YORKSHIRE firms face another difficult year in 2013 – with no sign of a significant change in fortunes, according to a Huddersfield insolvency expert.
Peter Sargent, partner at corporate restructuring firm Begbies Traynor, said the only companies to thrive during 2013 will be those that build their businesses around the “new normal” rather than waiting for the recovery to come.
In the meantime, more businesses outside the South East will fail while thousands of others will struggle simply stay afloat.
Mr Sargent claimed: “Just as it took us 10 to 15 years to get into this mess, it is going to take another 10 to 15 years to get ourselves out of it.
“People and businesses have got into a mindset of spending based on cheap credit and are waiting for those days to return.
“Without a major catalyst, there is no reason to expect those days to return at all, which is why the economy won’t change significantly for a few years yet.”
Mr Sargent pointed to the scale of austerity cuts still to hit the public sector and the inability of the Bank of England to cut interest rates to stimulate spending as factors behind a prolonged period of stagnation or minimal growth.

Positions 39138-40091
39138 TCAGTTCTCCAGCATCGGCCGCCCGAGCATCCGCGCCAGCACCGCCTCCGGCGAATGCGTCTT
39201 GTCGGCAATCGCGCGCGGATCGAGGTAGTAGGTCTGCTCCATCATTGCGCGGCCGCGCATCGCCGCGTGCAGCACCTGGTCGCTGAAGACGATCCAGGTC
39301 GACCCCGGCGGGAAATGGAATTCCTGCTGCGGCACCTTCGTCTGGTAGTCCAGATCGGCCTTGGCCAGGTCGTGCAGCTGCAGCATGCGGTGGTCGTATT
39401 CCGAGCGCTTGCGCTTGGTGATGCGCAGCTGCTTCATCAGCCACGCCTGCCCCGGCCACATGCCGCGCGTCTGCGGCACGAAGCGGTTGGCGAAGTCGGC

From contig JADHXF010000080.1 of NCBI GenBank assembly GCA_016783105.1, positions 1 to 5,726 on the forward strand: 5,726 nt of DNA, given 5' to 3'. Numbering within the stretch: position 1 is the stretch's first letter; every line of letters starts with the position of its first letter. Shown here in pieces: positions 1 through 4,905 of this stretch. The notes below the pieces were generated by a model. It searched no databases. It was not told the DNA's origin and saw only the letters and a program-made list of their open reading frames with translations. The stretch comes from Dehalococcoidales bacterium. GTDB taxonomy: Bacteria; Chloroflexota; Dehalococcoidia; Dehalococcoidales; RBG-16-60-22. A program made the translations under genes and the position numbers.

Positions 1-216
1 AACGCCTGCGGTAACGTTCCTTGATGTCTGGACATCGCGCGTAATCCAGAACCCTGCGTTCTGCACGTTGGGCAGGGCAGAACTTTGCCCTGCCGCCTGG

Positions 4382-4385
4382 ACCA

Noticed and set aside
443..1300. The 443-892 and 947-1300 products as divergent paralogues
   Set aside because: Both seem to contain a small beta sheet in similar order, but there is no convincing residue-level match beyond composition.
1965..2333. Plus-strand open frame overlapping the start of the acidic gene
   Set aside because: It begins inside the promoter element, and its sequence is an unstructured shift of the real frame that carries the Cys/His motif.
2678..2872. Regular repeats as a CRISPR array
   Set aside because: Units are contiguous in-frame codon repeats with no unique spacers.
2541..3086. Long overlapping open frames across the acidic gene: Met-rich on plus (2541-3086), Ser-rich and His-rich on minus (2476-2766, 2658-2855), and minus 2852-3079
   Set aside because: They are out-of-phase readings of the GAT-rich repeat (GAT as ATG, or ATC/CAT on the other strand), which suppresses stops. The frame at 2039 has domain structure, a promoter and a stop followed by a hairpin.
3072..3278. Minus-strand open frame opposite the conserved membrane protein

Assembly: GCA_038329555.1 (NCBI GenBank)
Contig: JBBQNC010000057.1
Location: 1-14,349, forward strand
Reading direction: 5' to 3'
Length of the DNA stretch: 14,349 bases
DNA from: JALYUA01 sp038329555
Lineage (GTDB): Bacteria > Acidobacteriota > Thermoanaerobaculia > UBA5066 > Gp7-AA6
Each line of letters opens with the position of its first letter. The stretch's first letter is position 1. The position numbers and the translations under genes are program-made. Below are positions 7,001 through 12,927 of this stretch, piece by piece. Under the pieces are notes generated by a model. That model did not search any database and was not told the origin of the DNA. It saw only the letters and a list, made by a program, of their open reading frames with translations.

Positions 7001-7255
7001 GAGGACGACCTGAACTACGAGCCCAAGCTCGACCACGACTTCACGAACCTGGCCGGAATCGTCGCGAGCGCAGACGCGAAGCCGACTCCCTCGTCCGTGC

He said some sectors, such as pubs and high street retailers, would continue to be hit hard as they adjust to the fact that there is long-term over-supply.
Mr Sargent said: “There are probably still too many pubs and too many shops across Yorkshire and unfortunately these will continue closing until we reach equilibrium.
“In other sectors, there are a lot of under-performing companies out there at the moment, not failing but only just surviving. Equally, there are a lot of families who are working part-time because they can’t find full-time employment and are struggling to make ends meet.
“With rising energy costs and food prices increasing, those families are going to see their incomes squeezed even further in 2013 and for a lot of businesses, things might get worse before they get better.”
Mr Sargent said: “The economy needs a new generation to come through, a generation that recognises the current situation as the new normal and works on that basis rather than planning for the day that growth returns.”
The only exception to this picture of doom and gloom was in the South East, he added.
“We are already seeing a two-speed economy, with Begbies Traynor’s latest Red Flag statistics showing early signs of growth in London and the South East while the rest of the country is stagnant,” said Mr Sargent.
“Far from addressing this issue, Government policy seems to be reinforcing it, making it even more difficult for regions such as Yorkshire to suddenly buck the trend and for a true, nationwide recovery to be achieved.”